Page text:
Bebe Moore Campbell’s 72 Hour Hold tells the true story of an African American mother learning to maneuver the mental health system without family support. Her daughter lives with a serious mental health condition – bipolar disorder. The story reflects the experiences and challenges of so many in the African American community who are impacted by mental illness, including guilt, denial, isolation, and stigma.
July is Bebe Moore Campbell Minority Mental Health Month, which is a time for building awareness about serious mental health conditions in diverse communities. The awareness month honors Campbell’s legacy as an advocate for individuals and families living with mental health issues.
African Americans are 20% more likely to experience a serious mental health problem than the general population. Mental illness affects not just the individual, but also the family and community. The African American community faces many unique barriers including access to treatment, stigma, and cultural insensitivity in treatment settings. The agency for Healthcare Research and Quality found that African Americans and Hispanic Americans use mental health services at one-half the rate of white Americans.
Family, faith, and community can play an important role in providing support to a loved one who is living with a mental illness. One’s family and faith can be a source of strength and reduce isolation. The African American community can learn more about mental illness and find support in NAMI’s free programs for individuals and families.
Treatment and support for individuals or their loved ones is available. Mental illness requires the same diligence in care as any chronic illness, like diabetes. Communities need to support individuals living with mental illness in the same way they support a person with cancer or other serious physical illness. Communities can advocate for an improved mental health system with access to adequate treatment facilities. With effective treatment and strong support systems, recovery and wellness is possible.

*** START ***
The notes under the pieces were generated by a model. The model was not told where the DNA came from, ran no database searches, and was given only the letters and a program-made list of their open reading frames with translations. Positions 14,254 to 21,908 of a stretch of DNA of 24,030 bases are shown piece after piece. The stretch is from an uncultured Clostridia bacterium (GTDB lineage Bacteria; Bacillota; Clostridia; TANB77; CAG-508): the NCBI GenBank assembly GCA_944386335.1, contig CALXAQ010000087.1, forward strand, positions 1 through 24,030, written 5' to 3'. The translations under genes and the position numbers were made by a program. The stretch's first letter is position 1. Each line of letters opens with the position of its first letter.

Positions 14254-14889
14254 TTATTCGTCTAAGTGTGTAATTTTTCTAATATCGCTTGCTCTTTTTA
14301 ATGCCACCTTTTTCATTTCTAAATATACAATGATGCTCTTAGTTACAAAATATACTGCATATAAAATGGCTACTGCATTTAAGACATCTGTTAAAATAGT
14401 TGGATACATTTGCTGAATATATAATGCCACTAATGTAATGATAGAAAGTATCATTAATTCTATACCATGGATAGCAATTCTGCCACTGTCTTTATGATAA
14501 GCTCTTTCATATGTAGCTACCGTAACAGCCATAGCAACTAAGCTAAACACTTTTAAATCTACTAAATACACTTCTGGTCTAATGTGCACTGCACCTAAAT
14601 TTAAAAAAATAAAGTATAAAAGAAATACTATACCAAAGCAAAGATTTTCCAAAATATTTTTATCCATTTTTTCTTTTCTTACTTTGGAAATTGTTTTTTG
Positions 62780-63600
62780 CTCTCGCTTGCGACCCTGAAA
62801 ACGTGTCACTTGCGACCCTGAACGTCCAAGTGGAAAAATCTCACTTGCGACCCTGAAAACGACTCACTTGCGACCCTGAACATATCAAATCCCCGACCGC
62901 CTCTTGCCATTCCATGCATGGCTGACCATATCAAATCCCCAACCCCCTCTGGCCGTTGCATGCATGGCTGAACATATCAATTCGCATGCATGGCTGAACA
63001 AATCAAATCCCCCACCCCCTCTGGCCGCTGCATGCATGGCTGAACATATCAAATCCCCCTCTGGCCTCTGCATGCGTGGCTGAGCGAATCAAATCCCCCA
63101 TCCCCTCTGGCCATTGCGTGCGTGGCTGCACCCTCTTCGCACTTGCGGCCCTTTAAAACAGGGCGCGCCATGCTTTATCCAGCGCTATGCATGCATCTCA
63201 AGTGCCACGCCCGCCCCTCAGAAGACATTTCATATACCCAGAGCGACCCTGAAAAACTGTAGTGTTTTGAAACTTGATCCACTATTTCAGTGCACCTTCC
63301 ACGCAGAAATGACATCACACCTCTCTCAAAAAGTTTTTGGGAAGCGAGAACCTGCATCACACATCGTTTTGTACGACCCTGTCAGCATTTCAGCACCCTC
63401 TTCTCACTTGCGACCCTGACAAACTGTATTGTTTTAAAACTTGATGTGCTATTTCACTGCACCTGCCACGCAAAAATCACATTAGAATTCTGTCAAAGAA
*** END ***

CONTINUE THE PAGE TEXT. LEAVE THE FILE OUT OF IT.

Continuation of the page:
Saturday, July 30th, 9am – 12pm
Owings Mills Library
The Alpha Kappa Alpha Sorority, Inc® is sponsoring a book club discussion of 72 Hour Hold on Saturday, July 30th. The event will feature African American panelists, including clinical psychologist Dr. Carter of Black Mental Health Alliance, Dr. Jordan of Community Voices, Terri Collins of the Office of the Public Defender, Tanya Brown of Daddy’s Girls Lifestyle and a NAMI In Our Own Voice presenter. Attendees are encouraged but not required to read 72 Hour Hold. All are welcome to join the discussion and learn about mental illness, treatment, available support systems, the impact of the legal system and so much more.
Roslyn Kelly is a member of Alpha Kappa Alpha Sorority, Inc (AKA). Starting in 2015, NAMI and AKA are partnering to increase mental health awareness in the African American community. AKA chapters work with local NAMI affiliates, including NAMI Metropolitan Baltimore, to educate communities about mental health and recovery.
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